tion for life, or not less than seven years, or (4) See Story's laws, 1926, and other acts to imprisonment for any term not exceeding there referred to as to the law of the U.S. seven years, as the court before whom he is
(5) By 6 Geo. IV.c. 16, all laws relating to convicted may adjudge. bankrupts are repealed, and all former provi. (6) The punishment of pillory is, by the sions are reduced into this one Act. The dif- 56 Geo. III. c. 138, now abolished, except in ferent frauds taken notice of do not materially perjury and subordination thereof. vary from those mentioned in the text. By s (7) By the 33 Geo. III. c. 5. the debt is en99 it is enacted, that the bankrupt or other per- larged to 3001. son swearing falsely before the commissioners (8) There is at present no general bankrupt shall be guilty of perjury, and suffer the pains law in the U. S., although Congress has power and penalties in force against that offence. to pass one. In New York, if an insolvent By $ 112, any bankrupt neglecting to surren. conceal his estate, books, &c. it is a misdeder and subrnit himself to be examined ; or meanor. (2 R. S. 691, $ 4: p. 23, Ø 35 : & p. refusing to make discovery of his estate and 35, 0 3.) Vol. II.
'4. Usury, which is an unlawful contract upon the loan of money, to receive the same again with exorbitant increase. Of this also we had occasion to discourse at large in a former volume (g). We there observed that by statute 37 Hen. VIII. c. 9. the rate of interest was fixed at 101. per cent. per annum, which the statute 13 Eliz. c. 8. confirms: and ordains that all brokers shall be guilty of a praemunire that transact any contracts for more, and the securities themselves shall be void. The statute 21 Jac. I. c. 17. reduced interest to eight per cent. ; and, it having been lowered in 1650, during the usurpation, to six per cent., the same reduction was reenacted after the restoration by stainte 12 Car. II. c. 13; and lastly, the statute 12 Ann. st. 2. c. 16. has reduced it to five per cent. Wherefore not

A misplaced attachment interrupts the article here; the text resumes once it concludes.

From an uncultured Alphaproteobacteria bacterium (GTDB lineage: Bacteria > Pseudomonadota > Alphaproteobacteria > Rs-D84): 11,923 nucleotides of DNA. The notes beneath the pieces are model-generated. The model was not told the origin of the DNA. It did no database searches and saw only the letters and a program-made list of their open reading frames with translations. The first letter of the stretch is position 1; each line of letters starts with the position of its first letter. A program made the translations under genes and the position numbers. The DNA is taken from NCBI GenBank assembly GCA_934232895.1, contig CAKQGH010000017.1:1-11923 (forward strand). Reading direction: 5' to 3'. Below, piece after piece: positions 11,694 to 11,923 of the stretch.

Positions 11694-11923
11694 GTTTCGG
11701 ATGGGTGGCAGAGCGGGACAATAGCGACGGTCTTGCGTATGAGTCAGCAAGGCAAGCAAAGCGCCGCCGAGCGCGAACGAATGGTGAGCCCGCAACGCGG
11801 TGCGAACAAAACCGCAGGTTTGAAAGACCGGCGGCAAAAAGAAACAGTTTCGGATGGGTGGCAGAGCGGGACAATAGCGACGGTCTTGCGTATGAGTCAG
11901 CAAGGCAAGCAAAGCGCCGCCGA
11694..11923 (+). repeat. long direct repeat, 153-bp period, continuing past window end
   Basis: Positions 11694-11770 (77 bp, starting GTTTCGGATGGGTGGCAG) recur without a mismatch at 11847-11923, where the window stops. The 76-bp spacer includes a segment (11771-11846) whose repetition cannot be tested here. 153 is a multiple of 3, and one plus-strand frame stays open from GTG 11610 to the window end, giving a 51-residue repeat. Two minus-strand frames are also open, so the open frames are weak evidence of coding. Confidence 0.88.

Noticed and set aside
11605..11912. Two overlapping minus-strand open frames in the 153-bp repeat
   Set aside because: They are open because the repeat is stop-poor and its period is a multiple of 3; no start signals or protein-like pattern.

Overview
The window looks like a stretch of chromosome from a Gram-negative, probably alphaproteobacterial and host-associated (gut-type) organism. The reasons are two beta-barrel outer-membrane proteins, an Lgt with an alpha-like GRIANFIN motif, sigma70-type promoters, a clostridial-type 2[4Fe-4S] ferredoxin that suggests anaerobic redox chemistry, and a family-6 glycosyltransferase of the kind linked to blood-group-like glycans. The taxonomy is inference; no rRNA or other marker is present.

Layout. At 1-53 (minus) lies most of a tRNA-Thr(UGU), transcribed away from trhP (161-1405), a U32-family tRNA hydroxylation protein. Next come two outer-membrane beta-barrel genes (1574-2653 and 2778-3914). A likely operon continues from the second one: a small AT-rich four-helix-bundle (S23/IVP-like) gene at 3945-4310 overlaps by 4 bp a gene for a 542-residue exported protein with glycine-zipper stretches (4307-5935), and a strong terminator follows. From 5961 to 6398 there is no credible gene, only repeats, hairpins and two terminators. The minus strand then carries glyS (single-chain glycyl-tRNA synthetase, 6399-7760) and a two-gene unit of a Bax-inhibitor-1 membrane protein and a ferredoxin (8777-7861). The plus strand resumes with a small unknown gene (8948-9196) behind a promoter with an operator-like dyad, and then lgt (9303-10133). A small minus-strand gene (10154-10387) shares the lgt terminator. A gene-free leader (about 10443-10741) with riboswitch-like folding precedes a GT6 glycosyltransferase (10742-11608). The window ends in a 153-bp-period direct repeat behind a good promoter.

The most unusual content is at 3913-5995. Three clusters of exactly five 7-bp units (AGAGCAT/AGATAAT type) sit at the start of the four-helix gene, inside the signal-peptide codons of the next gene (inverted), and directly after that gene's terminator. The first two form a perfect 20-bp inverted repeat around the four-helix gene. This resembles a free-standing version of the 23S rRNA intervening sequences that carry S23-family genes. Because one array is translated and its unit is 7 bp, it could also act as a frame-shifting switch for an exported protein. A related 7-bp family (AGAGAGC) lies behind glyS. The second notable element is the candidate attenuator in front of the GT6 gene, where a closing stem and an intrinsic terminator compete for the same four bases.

only all contracts for taking more are in themselves totally void, [*157] but also the lender shall forfeit treble the *money borrowed (9).
Also, if any scrivener or broker takes more than five shillings per cent. procuration-money, or more than twelvepence for making a bond, he shall forfeit 201. with costs, and shall suffer imprisonment for half a year. And by statute 17 Geo. III. c. 26. to take more than ten shillings per cent. for procuring any money to be advanced on any life-annuity, is made an indictable misdemeanor, and punishable with fine and imprisonment: as is also the offence of procuring or soliciting any infant to grant any life-annuity; or to promise, or otherwise engage, to ratify it when he comes of age (10), (11).